- 11-18-2012, 11:33 PM #1
Windows Phone is NOT your old iPhone. It doesn't have static grids of icons, an "app" that covers every functional requirement (rather than integrated features), a user model built around syncing with a desktop PC for most upgrades/media, and a legacy Mosaic-style browser. If you must have those things -- and it's more important than having a streamlined, modern UI with a focus on important data instead of sorting through dozens of extraneous notifications -- WP might not be for you.
Windows Phone is NOT your old Android. If rooting your device, having 17 browsers with customizable kernels and sixteen-layer-deep dropdown menus, replaceable kernels, a bunch of big ugly widgets on the home screen, and 300,000 apps that all look and function completely differently from app to app are more important to you than a stable, streamlined, efficient and malware-free experience -- WP might not be for you.
Incidentally, both the iOS and Android user models are WRONG for a majority of users. That's why Windows Phone even exists, and why it has opportunity.
Trying to make your new WP into your old iOS or Android device is the wrong approach. If you bought it for what it is, you should be learning how to migrate from the 1980s-style "icon/desktop" form factor to the Modern UI form factor. No more need for a "Facebook Messenger App" -- it's built-in. No more need for clicking the "back arrow" 16 times to get to the page you want in the browser -- just tap "recent pages" and then tap on the page you want. And so on.
If you aren't willing to do this, you're embarking on an exercise in frustration, just like a Mac guy who buys a Dell and then complains that it's not the same as his MacBook, or the iOS guy who wonders what happened to iTunes on his new BlackBerry Bold 9900.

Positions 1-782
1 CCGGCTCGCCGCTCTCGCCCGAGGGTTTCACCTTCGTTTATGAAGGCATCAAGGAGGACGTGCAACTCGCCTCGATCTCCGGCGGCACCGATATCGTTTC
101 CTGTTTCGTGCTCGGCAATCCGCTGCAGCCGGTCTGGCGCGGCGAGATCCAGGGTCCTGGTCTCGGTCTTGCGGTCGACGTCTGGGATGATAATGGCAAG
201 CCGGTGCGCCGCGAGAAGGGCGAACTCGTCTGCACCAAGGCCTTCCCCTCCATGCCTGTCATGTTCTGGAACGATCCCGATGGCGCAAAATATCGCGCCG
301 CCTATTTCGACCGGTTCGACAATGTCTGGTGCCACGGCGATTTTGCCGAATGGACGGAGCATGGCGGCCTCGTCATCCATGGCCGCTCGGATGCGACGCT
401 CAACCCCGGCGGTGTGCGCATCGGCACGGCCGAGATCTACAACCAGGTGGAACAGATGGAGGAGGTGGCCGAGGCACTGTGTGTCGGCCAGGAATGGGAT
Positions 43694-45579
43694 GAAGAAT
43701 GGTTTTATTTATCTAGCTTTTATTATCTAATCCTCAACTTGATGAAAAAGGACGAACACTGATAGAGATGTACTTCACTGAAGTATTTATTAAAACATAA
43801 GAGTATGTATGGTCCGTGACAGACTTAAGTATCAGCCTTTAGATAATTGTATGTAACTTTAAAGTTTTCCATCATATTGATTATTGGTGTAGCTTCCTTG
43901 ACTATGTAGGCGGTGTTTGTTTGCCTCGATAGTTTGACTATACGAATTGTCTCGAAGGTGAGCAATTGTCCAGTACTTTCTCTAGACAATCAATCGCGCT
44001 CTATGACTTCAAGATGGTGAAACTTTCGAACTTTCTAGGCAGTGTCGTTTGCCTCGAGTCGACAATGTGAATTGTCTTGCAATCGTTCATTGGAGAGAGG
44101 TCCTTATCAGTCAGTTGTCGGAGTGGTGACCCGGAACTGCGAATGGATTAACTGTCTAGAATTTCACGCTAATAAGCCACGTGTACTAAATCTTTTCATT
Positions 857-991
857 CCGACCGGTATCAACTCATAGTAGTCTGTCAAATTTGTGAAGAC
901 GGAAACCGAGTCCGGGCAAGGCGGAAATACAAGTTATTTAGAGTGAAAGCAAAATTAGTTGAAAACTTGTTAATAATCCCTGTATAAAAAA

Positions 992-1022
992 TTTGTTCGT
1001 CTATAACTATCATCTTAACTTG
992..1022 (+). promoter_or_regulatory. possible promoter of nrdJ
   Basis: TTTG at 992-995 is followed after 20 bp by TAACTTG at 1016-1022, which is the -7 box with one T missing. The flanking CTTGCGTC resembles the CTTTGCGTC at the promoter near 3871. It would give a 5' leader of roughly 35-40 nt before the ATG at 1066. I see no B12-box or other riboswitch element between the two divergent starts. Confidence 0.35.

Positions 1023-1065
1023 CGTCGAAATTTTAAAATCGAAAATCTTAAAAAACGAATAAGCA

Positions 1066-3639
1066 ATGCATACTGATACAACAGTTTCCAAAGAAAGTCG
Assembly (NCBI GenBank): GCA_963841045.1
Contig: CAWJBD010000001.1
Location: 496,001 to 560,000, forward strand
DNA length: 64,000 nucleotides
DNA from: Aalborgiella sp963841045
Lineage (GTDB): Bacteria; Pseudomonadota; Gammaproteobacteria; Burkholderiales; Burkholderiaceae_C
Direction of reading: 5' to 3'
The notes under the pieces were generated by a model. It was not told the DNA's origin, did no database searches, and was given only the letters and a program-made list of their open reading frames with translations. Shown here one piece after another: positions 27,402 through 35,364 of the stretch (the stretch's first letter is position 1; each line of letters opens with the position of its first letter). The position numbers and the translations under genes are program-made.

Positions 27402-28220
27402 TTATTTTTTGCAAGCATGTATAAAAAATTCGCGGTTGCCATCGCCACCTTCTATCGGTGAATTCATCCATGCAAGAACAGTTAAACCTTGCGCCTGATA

- 11-19-2012, 01:36 AM #6
- 11-19-2012, 01:39 AM #7
11-19-2012, 01:45 AM #8
- 4,336 Posts
WP has a different way of doing things. If you're migrating from a different OS, and expect it to be the same, then you're setting yourself up for disappointment.
There are a bunch of things that would annoy me if I was using an iPhone or Android phone. But that's because I'm so used to a workflow that is built around Windows Phone.
If your workflow is built around a different OS's strengths, you'll be annoyed unless you change the way you work.
- 11-19-2012, 02:31 AM #11
I really like the OP.
A LOT of the complaints I have read in this forum have, when studied, come down to people getting frustrated because WP does not do things the same way as Android and/or iOS. But when you just find out how WP does it usually the WP way is a lot more efficient and simpler even.
- 11-19-2012, 02:40 AM #12
11-19-2012, 03:54 AM #14
- 240 Posts
For example, the browser. This is my pet peeve. Recent pages isn't enough. What if you want to find something from a long time ago? There's no "recent search" and scrolling lists of 100 visited sites (without fast scrolling!) is annoying. And why, why are there no forward and back buttons? Why? I use UC Browser, which has more features like a "legacy Mosaic based browser". Alternate apps like a dedicated Facebook Messenger are often more fully featured than what's integrated. A lot of people like 3rd party Twitter clients, for instance.